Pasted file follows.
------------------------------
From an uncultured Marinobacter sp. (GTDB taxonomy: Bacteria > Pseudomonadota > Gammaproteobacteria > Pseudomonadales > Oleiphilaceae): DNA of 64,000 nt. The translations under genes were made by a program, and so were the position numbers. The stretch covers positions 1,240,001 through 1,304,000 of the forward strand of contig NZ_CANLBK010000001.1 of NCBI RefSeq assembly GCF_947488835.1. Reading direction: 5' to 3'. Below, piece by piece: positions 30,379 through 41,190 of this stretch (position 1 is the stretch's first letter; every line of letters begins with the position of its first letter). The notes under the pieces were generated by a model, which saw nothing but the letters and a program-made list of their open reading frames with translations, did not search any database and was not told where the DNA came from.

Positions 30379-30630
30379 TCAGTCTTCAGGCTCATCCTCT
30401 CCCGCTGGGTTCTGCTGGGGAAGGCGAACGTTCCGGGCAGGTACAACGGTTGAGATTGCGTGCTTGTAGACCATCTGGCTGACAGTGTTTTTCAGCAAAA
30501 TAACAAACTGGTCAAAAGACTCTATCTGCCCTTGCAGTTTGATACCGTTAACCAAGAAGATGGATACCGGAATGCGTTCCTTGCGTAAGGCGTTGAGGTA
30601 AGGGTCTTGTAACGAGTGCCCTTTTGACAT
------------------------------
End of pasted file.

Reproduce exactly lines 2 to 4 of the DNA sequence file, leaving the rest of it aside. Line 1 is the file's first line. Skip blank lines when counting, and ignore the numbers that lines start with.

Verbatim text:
Positions 30379-30630
30379 TCAGTCTTCAGGCTCATCCTCT
30401 CCCGCTGGGTTCTGCTGGGGAAGGCGAACGTTCCGGGCAGGTACAACGGTTGAGATTGCGTGCTTGTAGACCATCTGGCTGACAGTGTTTTTCAGCAAAA